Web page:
Tuesday, October 13, 2009

¨¡Lauren, mira! tu amiga está caminando abajo¨

I thought it was about time to share a little bit of information about where I live. How do you get to my house? “Walk until the paved road ends, go through the “doorway” carved out of the stone wall, walk through the dirt road, turn, keep walking…” This is really how I give directions to where I live, no kidding. I honestly don’t know even know the address of my house.

I posted pictures of my neighborhood but was not savy enough to add captions for each picture. The first was taken from the top of the hill in my town, the view is great from up there although the area is very dusty making it difficult to fully appreciate the beauty of the mountains since most days you cannot clearly see into the far distance. Which reminds me of a comment on the climate, it is extremely dry here! As you can see, there is very sparse vegetation as a result. In the 5 weeks I have been here, it has only ¨rained¨twice, once while I was sleeping and the second time was the smallest mist of raindrops. I actually miss the rain! The last two pictures are taken from my rooftop/porch area. We have two dogs that stay on top of the roof all of the time. I was surprised when I arrived, I expected the dogs to live outdoors but never expected to see dogs that never leave the rooftop. Perhaps only for intimidation? Although honestly my dogs are the most passively quiet and harmless dogs you can imagine. This is not to say that all of the neighbors have dogs on the roof, plenty of others own dogs that live behind their gated houses and there are still stray dogs roaming around. But in my town there are no overly territorial dogs that attack you when you go running...I am grateful for that!

One interesting observation I have made about the houses in my community is that it is extremely common to see houses only partially constructed. Many people live in houses that are not fully finished and continue to save money to pay for the rest of the construction. For example, most of the first and second floors of my house are empty and construction of those areas has been going on for the whole month that I have been here…and continues. Other houses have materials for building a second/third floor and are just waiting to be finished. Very different than the US, where people choose to live in smaller apartments or houses and wait until they can afford a large (and fully constructed) house.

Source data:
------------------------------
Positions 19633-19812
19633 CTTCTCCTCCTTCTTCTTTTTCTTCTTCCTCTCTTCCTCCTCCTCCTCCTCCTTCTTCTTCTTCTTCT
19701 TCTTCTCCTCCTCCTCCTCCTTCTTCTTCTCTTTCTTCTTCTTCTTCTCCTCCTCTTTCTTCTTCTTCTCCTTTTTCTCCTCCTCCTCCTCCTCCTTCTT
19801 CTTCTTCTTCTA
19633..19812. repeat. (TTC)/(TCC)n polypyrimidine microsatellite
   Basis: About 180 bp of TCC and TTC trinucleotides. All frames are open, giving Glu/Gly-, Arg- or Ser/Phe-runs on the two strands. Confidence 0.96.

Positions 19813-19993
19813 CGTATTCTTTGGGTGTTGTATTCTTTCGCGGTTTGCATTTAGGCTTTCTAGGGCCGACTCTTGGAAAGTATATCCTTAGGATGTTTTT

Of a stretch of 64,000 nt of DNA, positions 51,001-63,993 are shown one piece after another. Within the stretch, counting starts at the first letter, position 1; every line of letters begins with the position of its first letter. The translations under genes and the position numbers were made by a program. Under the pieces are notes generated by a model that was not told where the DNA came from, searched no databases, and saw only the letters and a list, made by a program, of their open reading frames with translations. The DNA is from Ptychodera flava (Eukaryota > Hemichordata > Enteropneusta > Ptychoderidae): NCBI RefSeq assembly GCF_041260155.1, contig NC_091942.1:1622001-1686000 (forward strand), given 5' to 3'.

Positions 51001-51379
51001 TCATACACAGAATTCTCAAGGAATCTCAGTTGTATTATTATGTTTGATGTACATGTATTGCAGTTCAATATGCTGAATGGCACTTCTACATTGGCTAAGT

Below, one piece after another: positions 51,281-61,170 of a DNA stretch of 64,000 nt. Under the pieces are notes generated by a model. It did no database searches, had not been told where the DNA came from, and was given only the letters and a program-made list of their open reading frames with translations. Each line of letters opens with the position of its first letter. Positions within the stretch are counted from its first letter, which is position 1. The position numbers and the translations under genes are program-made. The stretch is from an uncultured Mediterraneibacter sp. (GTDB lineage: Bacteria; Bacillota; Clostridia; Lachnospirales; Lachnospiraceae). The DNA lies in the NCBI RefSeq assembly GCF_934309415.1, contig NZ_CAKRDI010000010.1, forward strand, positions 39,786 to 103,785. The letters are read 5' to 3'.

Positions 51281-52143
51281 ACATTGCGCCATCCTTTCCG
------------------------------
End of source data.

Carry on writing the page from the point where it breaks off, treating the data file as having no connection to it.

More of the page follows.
My house has an awesome view because it is three floors but the main portion of the house is on the third floor (the bedrooms, kitchen, family room) and half of it is an open air roof/porch…still have not decided on the best word to describe it. As a result, my host family uses this area to see who is ringing the door or just people watch. Since I love people watching, it is fun to partake on Sundays when I have a break from training.

One day during the second week after I arrived, my host mother and cousin were looking down at the road, spotted a gringa walking by and excitingly called me over to point out my “amiga” walking by. When I looked down, I was embarrassed to realize I had no idea who it was. Was it possible that I still didn’t even recognize all fifty seven Peru 14 Peace Corps trainees,or more specifically the 15 of those placed with host families in my town? I mean sure 57 is a large group, but I felt really awkward admitting I had absolutely no idea who it was. Later, I found out it was a PCV visiting her old host family and there was actually a gringa in our small town who I didn’t know! Turns out not all of the gringos know each other as surprising as that is to everyone in my community. Not to blame them because I live in a town with three streets and an invasion of 15 PCTs.

Another great assumption is only gringos go jogging in Perú, or so the gringos think. After classes, a lot of the PCTs like to go running, do yoga, play soccer…just about any of physical activities. But we never see anyone jogging in the streets. One day after class, my friend and I decided to pass around the soccer ball. I came home and invited my host brothers’ to join us in playing fútbol and to my excitement they loved the idea …next thing I know they had quickly recruited 4 more people in the neighborhood for an impromptu 4v4 partido del fútbol. After which we went for a jog to the park, eight of us mobbing the street and truly a motley group of neighborhood “kids.” I honestly felt like The Sandlot. We passed other PCTs who later told me they were extremely confused when they saw a group of Peruvians running beforing seeing that my friend and I were with them. It was a great time until I realized when my host brother suggested “veinte”, he was referring to “vueltas” not “minutes”…meaning 20 LAPS around the park, not 20 minutes!

Well that is a long enough post for now...

Hasta luego,

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